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Thanksgiving in North America

November 25th, 2014

Thanksgiving marks the start to the holidays; a season filled with feasting, indulging, and spending time with family and friends are always special. Thanksgiving is a holiday meant for giving thanks, and while this may seem like such a natural celebration, the United States is only one of a handful of countries to officially celebrate with a holiday.

Unlike many holidays, Thanksgiving is a secular holiday, and it is celebrated on the fourth Thursday in November in the United States. In Canada, it is celebrated on the second Monday of October, which is, oddly enough, much closer to a time when harvests were likely gathered. In addition to the different dates, the origins of the celebration also share different roots.

Thanksgiving in the United States

Giving thanks for a bountiful harvest are not new, but the modern day holiday in the US can be traced to a celebration at Plymouth in Massachusetts in 1621. This feast of thanksgiving was inspired by a good harvest, and the tradition was simply continued on. At first, the colony at Plymouth didn't have enough food to feed everyone present, but the Native Americans helped by providing seeds and teaching them how to fish, and they soon began to be able to hold a feast worthy of the name. The tradition spread, and by the 1660s, most of New England was hosting a Thanksgiving feast in honor of the harvest.

Canadian Thanksgiving

An explorer of early Canada named Martin Frobisher is accredited for the first Canadian Thanksgiving. He survived the arduous journey from England through harsh weather conditions and rough terrain, and after his last voyage from Europe to present-day Nunavut, he held a formal ceremony to give thanks for his survival and good fortune. As time passed and more settlers arrived, a feast was added to what quickly became a yearly tradition. Another explorer, Samuel de Champlain, is linked to the first actual Thanksgiving celebration in honor of a successful harvest; settlers who arrived with him in New France celebrated the harvest with a bountiful feast.

A Modern Thanksgiving

Today, Thanksgiving is traditionally celebrated with the best of Americana. From feasts and football games to getting ready for the start of the Christmas shopping season, Thanksgiving means roasted turkey, pumpkin pie, and green bean casserole. No matter how you celebrate this momentous day, pause for a moment to give thanks for your friends, family, and all the bounties you’ve received. Happy Thanksgiving from Brenham Orthodontics!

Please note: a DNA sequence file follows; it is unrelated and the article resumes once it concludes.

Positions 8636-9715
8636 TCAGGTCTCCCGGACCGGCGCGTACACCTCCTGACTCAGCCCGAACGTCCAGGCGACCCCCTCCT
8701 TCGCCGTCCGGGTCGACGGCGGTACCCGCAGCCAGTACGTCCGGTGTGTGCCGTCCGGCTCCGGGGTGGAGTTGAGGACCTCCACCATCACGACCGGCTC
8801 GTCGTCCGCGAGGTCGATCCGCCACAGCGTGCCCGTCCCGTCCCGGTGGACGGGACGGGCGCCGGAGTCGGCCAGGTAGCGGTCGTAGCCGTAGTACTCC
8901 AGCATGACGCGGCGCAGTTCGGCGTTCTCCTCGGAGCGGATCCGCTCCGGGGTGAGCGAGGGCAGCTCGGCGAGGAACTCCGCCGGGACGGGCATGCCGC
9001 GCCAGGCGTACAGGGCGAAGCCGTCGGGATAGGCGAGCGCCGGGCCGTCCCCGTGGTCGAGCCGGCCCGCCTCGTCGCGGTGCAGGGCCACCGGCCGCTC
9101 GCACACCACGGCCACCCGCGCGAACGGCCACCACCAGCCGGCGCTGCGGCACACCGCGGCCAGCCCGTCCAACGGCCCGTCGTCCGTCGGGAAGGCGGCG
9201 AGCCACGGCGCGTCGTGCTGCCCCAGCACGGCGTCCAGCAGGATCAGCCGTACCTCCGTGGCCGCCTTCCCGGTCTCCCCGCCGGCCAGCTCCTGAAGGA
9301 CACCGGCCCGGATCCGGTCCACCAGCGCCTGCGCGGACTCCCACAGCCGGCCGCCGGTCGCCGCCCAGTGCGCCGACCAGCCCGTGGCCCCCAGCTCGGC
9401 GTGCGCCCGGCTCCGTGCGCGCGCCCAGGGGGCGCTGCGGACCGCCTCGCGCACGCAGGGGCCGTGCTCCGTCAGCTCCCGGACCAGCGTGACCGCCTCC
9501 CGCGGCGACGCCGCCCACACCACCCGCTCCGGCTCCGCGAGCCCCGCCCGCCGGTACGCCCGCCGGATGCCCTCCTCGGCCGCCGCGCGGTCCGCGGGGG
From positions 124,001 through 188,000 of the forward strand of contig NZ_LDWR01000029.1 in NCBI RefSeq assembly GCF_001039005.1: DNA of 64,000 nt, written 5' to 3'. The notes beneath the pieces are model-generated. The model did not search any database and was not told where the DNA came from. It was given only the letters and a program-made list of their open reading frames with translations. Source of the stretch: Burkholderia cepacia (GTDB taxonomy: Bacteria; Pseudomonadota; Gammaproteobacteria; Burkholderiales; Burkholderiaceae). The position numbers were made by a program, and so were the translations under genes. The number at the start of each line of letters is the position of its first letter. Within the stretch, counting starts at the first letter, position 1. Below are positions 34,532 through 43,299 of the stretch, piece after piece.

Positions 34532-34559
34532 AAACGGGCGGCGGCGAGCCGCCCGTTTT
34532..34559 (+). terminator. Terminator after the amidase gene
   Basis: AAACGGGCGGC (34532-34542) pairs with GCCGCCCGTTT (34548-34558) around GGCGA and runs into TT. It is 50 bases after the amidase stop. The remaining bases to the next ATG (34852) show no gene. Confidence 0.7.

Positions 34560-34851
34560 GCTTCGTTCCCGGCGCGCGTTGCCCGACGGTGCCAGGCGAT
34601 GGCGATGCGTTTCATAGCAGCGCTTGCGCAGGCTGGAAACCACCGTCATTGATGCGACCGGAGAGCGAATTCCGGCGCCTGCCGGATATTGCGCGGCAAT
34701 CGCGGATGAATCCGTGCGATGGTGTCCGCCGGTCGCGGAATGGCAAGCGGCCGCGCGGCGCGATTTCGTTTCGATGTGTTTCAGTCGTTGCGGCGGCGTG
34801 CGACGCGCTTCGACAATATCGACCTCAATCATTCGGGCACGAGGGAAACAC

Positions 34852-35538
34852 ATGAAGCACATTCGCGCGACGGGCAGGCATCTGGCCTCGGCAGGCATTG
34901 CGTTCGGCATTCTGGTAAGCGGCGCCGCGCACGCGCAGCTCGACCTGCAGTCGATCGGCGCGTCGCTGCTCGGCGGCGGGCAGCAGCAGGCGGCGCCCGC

The Clear Benefits of Invisalign®

November 18th, 2014

Straighter teeth is something many people desire. A nice smile is one of the most attractive things about a person. However, wearing a mouth full of braces for two, three, or more years can be a major pain, both literally and figuratively.

Luckily, there is another option. Invisalign is an alternative to traditional braces. Learn more about the benefits Invisalign offers and why you should consider this exciting method of straightening teeth.

  • When you have straight teeth, your mouth is healthier in general and there is less chance of tooth decay and gum disease. Invisalign makes it possible for more people to straighten their teeth.
  • Invisalign is essentially invisible. You can straighten your teeth without unsightly metal in your mouth.
  • The average cost is similar to that of traditional braces, which makes it affordable for many families.
  • With Invisalign, the aligner trays are smooth and comfortable to wear. Traditional metal braces can be uncomfortable and cause irritation to the mouth.
  • Invisalign is removable, so you do not have to wear the system during special occasions, or when you’re eating. With normal metal braces, you are stuck with them for the entire straightening process.
  • Brushing and flossing are simple. Since the system is removable, you can brush and floss just like normal.

As you can see, Invisalign is an exciting option we provide at Brenham Orthodontics for those who want straighter teeth. If this is something that sounds interesting to you, talk to Dr. John L. Studer and Dr. William M. Reeves and find out if it would work for your particular situation. Get started today, and before you know it you will be enjoying your straighter teeth.

For more information about Invisalign, or to schedule an initial consultation with Dr. John L. Studer and Dr. William M. Reeves, please give us a call at our convenient Brenham, TX office today!

What is malocclusion?

November 11th, 2014